Prototype-based learning for large and multimodal data sets

Research Areas: 

The goal of the project is to extend intuitive prototype- or exemplar-based machine learning methods to streaming and multimodal data sets and to test their suitability for data inspection and visualization. One particular focus will be put on kernelized or relational variants which offer a very general interface to the data in terms of the dissimilarities which can be chosen according to the specific data characteristics at hand. In this context, important questions are how prototypes can be represented intuitively to the user, how can structural constituents be combined and weighted accordingly, and how can sparse models be derived efficiently for complex structural objects.


Methods and Research Questions: 

Prototype- and exemplar-based machine learning constitutes a very intuitive way to deal with data since the derived models represent their decisions in terms of relevant data points which can directly be inspected by experts in the field. Due to their efficient and intuitive training, excellent generalization ability, and flexibility to deal with missing values or streaming data many, successful applications in diverse areas such as robotics or bioinformatics have been conducted. One problem of the techniques when facing modern data sets, however, is their restriction to Euclidean settings – hence they cannot adequately deal with modern, complex and inherently non-Euclidean data sets. In the project, extensions to general dissimilarity data by means of relational extensions will be considered, and it will be investigated how the benefitial aspects of prototype-based learning such as interpretability, efficiency, the capability of dealing with multimodal data or very large data sets can be transferred to this setting.

The project will focus on important representative tools from prototype-/exemplar-based learning, such as GLVQ and SRLVQ in the supervised domain and NG, GTM, and Affinity Propagation in the unsupervised domain. Relational extensions are based on an implicit embedding of general dissimilarity data in pseudo-Euclidean space, and an according implicit adaptation of prototypes which can be computed based on the given pairwise dissimilarities only. A number of problems arise in this context, such as the following: How can powerful prototype-based techniques be transferred to the relational setting? How can implicitely represented 'relational' prototypes be presented to humans in an intuitive way? How can missing values be dealt with, such as missing dissimilarities, or even missing parts of structures? Can we infer and adapt the relevance of structural parts for dissimilarity data? How can we deal with large data sets? How can linear or sub-linear methods be derived from the general mathemathical framework?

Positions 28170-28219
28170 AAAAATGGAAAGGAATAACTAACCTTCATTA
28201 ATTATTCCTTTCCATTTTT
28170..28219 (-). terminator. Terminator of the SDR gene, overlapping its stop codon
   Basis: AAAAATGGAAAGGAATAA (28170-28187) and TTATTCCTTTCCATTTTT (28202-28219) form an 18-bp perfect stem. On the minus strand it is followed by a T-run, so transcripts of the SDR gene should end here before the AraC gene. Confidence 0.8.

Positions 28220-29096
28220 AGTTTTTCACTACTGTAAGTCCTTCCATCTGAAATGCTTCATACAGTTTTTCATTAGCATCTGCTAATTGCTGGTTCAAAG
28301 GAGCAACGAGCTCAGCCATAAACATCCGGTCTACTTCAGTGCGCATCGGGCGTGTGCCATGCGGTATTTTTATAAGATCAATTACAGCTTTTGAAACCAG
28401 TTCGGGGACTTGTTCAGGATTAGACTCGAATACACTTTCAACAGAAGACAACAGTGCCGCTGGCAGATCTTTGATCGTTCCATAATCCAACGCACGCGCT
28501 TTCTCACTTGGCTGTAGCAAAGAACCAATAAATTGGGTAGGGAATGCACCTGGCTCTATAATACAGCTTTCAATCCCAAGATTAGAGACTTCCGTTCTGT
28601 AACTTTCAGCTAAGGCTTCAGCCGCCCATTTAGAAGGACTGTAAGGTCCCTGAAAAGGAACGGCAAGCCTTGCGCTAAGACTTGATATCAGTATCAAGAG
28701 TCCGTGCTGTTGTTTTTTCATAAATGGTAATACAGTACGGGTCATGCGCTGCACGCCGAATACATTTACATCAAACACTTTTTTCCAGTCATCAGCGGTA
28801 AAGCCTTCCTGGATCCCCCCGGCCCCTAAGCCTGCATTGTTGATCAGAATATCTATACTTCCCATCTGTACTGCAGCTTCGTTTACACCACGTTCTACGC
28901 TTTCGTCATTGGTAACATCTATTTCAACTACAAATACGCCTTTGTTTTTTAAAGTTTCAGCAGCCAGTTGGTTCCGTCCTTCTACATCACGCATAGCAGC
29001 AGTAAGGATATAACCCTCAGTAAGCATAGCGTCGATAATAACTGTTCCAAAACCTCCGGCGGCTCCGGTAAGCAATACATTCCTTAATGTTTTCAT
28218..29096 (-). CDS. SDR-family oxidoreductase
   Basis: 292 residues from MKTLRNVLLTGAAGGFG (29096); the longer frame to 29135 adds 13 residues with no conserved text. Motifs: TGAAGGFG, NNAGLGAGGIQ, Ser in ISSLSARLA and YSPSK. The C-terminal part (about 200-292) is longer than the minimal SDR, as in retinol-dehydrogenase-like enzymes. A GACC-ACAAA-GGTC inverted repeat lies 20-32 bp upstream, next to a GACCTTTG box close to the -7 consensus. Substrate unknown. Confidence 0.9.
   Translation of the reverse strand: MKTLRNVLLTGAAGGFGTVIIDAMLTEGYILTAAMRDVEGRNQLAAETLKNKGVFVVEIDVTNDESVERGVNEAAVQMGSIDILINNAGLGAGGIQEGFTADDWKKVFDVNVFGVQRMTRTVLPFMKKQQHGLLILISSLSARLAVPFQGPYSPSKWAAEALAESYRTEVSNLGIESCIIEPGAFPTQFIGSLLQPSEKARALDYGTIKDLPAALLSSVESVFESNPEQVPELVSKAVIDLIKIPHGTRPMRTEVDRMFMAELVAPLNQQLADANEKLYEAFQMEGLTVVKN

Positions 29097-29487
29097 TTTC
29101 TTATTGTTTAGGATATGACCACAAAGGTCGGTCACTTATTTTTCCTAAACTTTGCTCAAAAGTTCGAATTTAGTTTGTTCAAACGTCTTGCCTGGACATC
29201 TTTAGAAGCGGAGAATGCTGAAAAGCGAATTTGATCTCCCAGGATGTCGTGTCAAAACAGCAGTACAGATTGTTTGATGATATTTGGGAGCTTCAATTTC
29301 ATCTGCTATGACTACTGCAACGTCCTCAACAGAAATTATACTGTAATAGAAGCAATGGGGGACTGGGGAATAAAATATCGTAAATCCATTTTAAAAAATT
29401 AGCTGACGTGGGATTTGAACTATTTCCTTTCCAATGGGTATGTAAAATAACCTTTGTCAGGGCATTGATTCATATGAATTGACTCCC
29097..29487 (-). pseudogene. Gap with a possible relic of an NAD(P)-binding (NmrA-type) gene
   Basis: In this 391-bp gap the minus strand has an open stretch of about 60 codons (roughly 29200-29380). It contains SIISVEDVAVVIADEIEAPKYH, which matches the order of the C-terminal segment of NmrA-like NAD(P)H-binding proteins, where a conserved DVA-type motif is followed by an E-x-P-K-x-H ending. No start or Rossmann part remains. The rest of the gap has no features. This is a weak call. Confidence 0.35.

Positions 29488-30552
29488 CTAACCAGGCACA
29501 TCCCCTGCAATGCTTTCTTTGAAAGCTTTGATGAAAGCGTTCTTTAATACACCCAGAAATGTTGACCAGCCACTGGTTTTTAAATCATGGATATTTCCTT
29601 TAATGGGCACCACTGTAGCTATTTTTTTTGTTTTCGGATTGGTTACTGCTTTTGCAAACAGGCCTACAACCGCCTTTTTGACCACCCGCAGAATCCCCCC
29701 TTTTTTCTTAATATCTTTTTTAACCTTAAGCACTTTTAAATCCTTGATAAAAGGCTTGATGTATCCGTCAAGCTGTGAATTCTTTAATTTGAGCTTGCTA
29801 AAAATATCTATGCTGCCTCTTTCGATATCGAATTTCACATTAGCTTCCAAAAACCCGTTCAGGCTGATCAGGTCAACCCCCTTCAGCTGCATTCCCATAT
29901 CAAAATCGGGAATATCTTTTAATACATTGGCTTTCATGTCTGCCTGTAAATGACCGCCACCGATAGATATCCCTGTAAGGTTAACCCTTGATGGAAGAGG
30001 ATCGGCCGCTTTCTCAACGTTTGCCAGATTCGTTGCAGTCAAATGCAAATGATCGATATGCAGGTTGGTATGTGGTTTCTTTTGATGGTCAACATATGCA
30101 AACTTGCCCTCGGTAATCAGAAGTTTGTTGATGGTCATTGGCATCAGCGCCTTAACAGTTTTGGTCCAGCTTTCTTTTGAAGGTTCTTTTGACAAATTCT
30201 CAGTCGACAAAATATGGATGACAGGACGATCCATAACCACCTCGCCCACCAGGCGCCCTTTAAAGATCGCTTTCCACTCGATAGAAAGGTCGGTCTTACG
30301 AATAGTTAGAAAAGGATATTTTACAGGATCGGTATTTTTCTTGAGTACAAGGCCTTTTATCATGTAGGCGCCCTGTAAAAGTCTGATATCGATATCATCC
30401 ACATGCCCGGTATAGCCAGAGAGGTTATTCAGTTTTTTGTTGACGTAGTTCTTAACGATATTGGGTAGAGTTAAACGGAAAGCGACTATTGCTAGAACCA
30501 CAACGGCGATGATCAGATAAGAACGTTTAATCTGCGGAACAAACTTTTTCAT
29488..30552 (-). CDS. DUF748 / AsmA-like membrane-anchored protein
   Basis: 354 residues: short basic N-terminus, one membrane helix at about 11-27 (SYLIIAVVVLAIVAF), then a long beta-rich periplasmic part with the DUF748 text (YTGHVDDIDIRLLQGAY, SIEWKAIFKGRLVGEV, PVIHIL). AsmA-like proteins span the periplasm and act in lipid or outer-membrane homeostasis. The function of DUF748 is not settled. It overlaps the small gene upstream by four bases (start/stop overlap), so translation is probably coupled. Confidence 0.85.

Promising ways to tackle these challenges focus on intrinsic properties of prototype-based techniques, such as their reference to prototypes which can be approximated by explicit exemplars of the data sets. These usually offer an intuitive interface to human observers, as well as a powerful compression technique suitable to overcome the stability/plasticity dilemma, for example. Various intuitive paradigms which partially have already been investigated in the context of the classical models such as relevance learning will be transferred to the demanding setting of relation data.



In a first step, several classical unsupervised techniques have been transferred to relational data, such as e.g. NG or GTM. These have extensively been compared to alternative classical kernel based clustering and classification algorithms, leading to comparable performance. First techniques to arrive at efficient linear time methods have been implemented based on patch processing or the Nyström approximation, respectively. The resulting methods have linear time instead of squared complexity, and provide very accurate approximations depending on the characteristics of the data. Empirical tests in the context of biomedical domains have been conducted to prove this behavior. Currently, first experiments with supervised techniques show a similar and very promising behavior.